Europe Slow to Invest in North Africa
Exploratory talks have begun on a free-trade zone, but investment lags because of worries over instability
THE machines at the Manatex textile factory here may be running full steam, but Mohamed Lahlou has no trouble getting his message across above the din.
"Morocco's textile jobs have doubled over the last five years, and they should more than double to 400,000 over the next 10 years," says the general director of Manatex and president of the Moroccan Association of Textile Industries.
"It is a result of our proximity to Europe," he says, "but what we are beginning to discover is that other regions are close to Europe as well. This year we've awakened to new competition from Eastern Europe, but if we aren't careful, it could also be Turkey and Southeast Asia."
Proximity to Europe and its new single market is what Morocco, Tunisia, and to a lesser extent Algeria, have been counting on for economic growth. "It's our big chance," says Mounir Bensaid, director of the Moroccan Center for Exports Production.
Yet while European investment has meant hundreds of thousands of jobs across the Maghreb - in textiles, tourism, and assembly of electronic components - neither the amount of investment nor the level of development and cooperation with Europe has met the southern Mediterranean's expectations.
Even as talk intensifies of following the example of the United States and Mexico to develop a free-trade zone, European observers say Europe's deteriorating economy suggests free trade with the southern Mediterranean is still far off.
Some Maghreb officials and business leaders worry that, while the Maghreb is counting on Europe, Europe's economic interest in the Maghreb could be diverted by investment opportunities elsewhere.
"The European Community's Single Market offers new opportunities, but at the same time it risks making things more difficult for us because it's going to become more accessible to some of our competitors," says Mustapha Nabli, Tunisia's minister for economic planning and regional development. Tunisia, with three-fourths of its exports going to Europe, is as commercially dependent on Europe as Mexico is on the US.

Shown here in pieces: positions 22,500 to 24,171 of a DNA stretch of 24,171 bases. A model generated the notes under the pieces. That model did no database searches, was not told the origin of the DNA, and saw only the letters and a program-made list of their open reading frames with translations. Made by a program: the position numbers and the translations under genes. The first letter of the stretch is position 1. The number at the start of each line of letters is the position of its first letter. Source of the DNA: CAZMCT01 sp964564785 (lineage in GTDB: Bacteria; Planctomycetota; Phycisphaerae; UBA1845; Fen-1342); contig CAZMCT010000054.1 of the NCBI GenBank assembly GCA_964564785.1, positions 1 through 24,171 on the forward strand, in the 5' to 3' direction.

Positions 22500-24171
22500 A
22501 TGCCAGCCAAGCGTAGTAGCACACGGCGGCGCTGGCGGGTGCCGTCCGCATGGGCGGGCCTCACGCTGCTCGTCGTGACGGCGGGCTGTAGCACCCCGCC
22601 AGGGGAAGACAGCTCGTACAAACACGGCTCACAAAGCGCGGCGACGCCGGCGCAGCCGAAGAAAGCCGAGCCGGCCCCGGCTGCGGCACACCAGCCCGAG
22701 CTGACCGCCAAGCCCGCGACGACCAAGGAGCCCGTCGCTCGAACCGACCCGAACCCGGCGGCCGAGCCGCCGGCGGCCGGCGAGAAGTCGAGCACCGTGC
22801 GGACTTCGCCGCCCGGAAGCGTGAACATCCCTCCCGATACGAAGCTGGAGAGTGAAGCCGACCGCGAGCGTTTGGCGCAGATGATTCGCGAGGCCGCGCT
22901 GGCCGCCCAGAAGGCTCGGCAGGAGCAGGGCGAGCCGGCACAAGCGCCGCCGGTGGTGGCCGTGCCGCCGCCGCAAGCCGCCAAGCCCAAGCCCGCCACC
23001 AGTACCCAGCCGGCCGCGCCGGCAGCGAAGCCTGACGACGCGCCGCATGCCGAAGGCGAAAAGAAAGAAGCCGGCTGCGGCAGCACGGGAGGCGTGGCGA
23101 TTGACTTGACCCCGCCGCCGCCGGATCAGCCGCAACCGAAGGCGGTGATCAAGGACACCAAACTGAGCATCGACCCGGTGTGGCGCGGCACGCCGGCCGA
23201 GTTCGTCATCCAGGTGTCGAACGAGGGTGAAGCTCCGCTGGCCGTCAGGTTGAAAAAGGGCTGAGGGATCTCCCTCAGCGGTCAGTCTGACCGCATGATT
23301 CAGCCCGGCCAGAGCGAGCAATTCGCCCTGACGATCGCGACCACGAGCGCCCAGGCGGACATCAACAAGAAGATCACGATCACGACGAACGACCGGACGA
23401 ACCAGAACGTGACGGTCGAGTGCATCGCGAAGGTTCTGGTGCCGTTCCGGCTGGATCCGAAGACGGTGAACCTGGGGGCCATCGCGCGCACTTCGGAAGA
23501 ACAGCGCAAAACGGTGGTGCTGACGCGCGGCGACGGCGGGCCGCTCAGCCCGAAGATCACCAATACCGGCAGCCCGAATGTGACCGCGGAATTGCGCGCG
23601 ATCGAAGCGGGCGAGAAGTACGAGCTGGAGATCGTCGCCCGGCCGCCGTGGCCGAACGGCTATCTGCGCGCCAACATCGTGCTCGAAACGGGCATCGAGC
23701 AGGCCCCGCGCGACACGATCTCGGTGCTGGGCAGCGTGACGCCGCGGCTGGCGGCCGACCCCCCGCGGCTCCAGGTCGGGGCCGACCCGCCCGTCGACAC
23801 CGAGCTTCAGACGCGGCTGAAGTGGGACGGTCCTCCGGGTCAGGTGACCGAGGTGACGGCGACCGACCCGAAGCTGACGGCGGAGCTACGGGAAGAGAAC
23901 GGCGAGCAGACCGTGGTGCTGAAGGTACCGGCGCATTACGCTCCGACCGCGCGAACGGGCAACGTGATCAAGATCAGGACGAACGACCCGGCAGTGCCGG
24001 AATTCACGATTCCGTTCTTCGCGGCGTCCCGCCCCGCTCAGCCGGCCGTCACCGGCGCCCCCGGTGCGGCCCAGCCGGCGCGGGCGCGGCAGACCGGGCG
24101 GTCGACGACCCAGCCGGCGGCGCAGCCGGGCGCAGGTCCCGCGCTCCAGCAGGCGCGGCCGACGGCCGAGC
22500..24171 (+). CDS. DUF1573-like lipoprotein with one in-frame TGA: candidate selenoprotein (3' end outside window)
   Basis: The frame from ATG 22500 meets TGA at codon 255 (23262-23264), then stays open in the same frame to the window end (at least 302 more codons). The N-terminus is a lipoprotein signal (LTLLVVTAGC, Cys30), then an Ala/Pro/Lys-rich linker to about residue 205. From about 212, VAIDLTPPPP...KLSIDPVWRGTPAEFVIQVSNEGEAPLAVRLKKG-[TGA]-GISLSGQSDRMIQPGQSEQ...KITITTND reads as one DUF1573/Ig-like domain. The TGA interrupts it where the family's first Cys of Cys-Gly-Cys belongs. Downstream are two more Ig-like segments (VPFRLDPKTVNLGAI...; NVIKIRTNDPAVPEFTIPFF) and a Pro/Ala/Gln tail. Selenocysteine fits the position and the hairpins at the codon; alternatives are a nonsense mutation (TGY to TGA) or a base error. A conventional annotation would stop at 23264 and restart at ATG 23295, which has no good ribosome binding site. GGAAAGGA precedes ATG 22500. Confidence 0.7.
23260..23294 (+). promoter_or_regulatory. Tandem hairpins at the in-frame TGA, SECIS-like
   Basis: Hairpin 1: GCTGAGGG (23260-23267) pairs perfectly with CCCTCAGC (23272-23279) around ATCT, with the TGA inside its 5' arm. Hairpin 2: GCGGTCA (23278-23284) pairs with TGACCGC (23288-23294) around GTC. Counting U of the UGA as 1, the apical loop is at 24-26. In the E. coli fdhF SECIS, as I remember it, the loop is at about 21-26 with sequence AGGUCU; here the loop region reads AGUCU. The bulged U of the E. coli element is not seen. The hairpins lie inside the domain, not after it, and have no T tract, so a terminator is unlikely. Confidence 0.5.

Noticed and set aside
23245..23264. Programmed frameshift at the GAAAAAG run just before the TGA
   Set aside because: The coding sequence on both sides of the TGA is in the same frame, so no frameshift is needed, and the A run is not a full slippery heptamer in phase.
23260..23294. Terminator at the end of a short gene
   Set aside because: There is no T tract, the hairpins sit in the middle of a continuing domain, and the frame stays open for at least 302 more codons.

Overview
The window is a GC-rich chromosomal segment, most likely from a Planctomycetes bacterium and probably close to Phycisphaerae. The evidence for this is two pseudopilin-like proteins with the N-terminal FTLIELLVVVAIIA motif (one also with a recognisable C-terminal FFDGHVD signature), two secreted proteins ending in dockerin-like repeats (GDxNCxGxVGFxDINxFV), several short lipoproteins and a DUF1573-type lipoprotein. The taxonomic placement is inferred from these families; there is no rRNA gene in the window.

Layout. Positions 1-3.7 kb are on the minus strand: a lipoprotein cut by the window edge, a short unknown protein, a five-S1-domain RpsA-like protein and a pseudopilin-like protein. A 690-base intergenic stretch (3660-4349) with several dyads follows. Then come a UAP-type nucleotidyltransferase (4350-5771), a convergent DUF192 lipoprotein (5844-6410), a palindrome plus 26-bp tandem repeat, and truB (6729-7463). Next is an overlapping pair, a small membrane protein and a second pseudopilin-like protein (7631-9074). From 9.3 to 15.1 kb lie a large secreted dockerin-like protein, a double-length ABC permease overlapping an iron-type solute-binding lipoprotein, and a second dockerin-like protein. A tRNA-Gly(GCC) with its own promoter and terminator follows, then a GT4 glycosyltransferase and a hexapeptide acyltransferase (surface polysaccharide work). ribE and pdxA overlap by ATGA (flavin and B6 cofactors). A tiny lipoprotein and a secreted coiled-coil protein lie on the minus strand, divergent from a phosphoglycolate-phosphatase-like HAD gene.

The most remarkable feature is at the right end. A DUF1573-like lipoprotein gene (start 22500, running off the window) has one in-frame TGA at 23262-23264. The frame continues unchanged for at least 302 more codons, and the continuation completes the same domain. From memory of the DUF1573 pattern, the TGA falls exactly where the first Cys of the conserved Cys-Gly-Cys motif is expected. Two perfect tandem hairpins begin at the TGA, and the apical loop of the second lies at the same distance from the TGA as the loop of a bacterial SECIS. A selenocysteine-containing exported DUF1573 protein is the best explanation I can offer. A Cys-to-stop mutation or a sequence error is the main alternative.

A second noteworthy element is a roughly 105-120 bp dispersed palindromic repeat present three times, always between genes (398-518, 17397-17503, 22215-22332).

Further, the proposed integration of textile trade into the General Agreement on Tariffs and Trade in the current Uruguay Round talks would open Europe to new competitors, ending special arrangements for North African textile assembly industries.
Investments in Morocco's textile industry have dropped by a third since 1990, says Mr. Lahlou. One reason is that some subcontracted clothing assembly, a large part of Morocco's and Tunisia's textile activity, has shifted East, he says.
Political instability and a recent nationalist swing in Algeria's economic policy explain a reluctance to invest there, Moroccan and Tunisian officials say, although Italian investment has been increasing.
But Moroccan and Tunisian officials insist their countries' stability and economic results should earn them higher foreign investments. They especially note praise from the World Bank and the International Monetary Fund for Morocco's success in its 10-year-old structural adjustment program, and similar good remarks for Tunisia. Investment lags
Brandishing a recent government report entitled "Foreign Under-Investment in Morocco," Mr. Bensaid says: "What's astonishing to us is that the international financial institutions' high satisfaction in Morocco has not translated into a better awareness of our country and better investment results." The report shows foreign investment in Morocco doubling from 1988 to 1990 to $165 million, but still low compared to Turkey with $713 million in 1990, Egypt with $947 million, or Greece, with $1 billion among Mediterranean countries.